The 27-year-old double amputee, who became one of the biggest
names in world athletics, stood impassively in the dock, his hands
folded in front of him, as Judge Thokozila Masipa delivered her
Pistorius was also convicted of firing a pistol under the table of a
packed Johannesburg restaurant but cleared of two other firearms
charges - illegal possession of ammunition and firing a pistol out
of the sun-roof of a car.
Masipa based her culpable homicide decision on the fact Pistorius
had acted negligently when he fired four shots from a 9mm pistol
into a toilet door in his luxury Pretoria home, killing Steenkamp,
who was behind it, almost instantly.
He said it was a tragic error after he mistook her for an intruder.
Culpable homicide - South Africa's equivalent to manslaughter -
carries up to 15 years in prison but, given Pistorius's lack of
previous convictions, he could avoid a custodial sentence
altogether, legal experts said.
"He's almost certainly, in my opinion, not going to be going to
jail," criminal law expert Martin Hood told South Africa's ENCA
Masipa set sentencing for Oct. 13 and granted a bail extension.
Flanked by police and bodyguards, a stone-faced Pistorius made his
way out of the court through a scrum of reporters, television
cameras and on-lookers.
"We never had any doubt about Oscar's version of events," his uncle
Arnold Pistorius told reporters after the verdict. "It won't bring
Reeva back, but our hearts go out to her family and friends."
South Africa's National Prosecuting Authority said it was
"disappointed" not to have secured a premeditated murder conviction,
but would not make any decision about an appeal until after
[to top of second column]
Masipa's decision also sparked anger outside the court, particularly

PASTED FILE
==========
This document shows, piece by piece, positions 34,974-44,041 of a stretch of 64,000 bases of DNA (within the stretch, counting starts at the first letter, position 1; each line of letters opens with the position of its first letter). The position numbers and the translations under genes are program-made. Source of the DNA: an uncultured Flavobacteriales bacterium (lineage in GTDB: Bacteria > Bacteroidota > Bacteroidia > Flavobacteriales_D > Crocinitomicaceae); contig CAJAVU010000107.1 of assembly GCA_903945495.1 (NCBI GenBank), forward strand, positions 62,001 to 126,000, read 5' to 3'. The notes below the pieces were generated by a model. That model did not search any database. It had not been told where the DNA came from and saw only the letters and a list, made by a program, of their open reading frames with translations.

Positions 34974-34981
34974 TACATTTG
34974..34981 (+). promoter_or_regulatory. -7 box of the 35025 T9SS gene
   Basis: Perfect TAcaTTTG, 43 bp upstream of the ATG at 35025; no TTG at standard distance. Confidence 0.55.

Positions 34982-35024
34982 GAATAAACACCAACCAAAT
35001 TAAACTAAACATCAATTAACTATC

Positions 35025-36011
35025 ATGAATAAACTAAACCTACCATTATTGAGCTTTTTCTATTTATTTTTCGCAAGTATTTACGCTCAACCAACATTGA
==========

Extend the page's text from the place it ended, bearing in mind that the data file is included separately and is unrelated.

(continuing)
among those campaigning for women's rights in a country with high
levels of violent crime against women and children.
One aspect of the ruling has also sparked legal controversy, turning
ordinary South Africans into overnight armchair experts on the vexed
issue of 'dolus eventualis', a concept of intent that holds a person
responsible for the foreseeable consequences of their actions.
While Masipa ruled that prosecutors had failed to prove explicit
premeditation to kill Steenkamp - a decision that had been
anticipated by many legal experts - she also cleared Pistorius of
murder dolus eventualis.
A 2008 paper by KwaZulu Natal law professor Shannon Hoctor explained
dolus eventualis as when a person "foresaw the possibility that the
act in question ... would have fatal consequences, and was reckless
whether death resulted or not".
Masipa said the state had not proven that Pistorius had foreseen
such a possibility. She did, however, find on Thursday that: "A
reasonable person would have foreseen if he fired shots at the door,
the person inside the toilet might be struck and might die as a
(Writing by Ed Cropley; Editing by Susan Fenton and Will Waterman)
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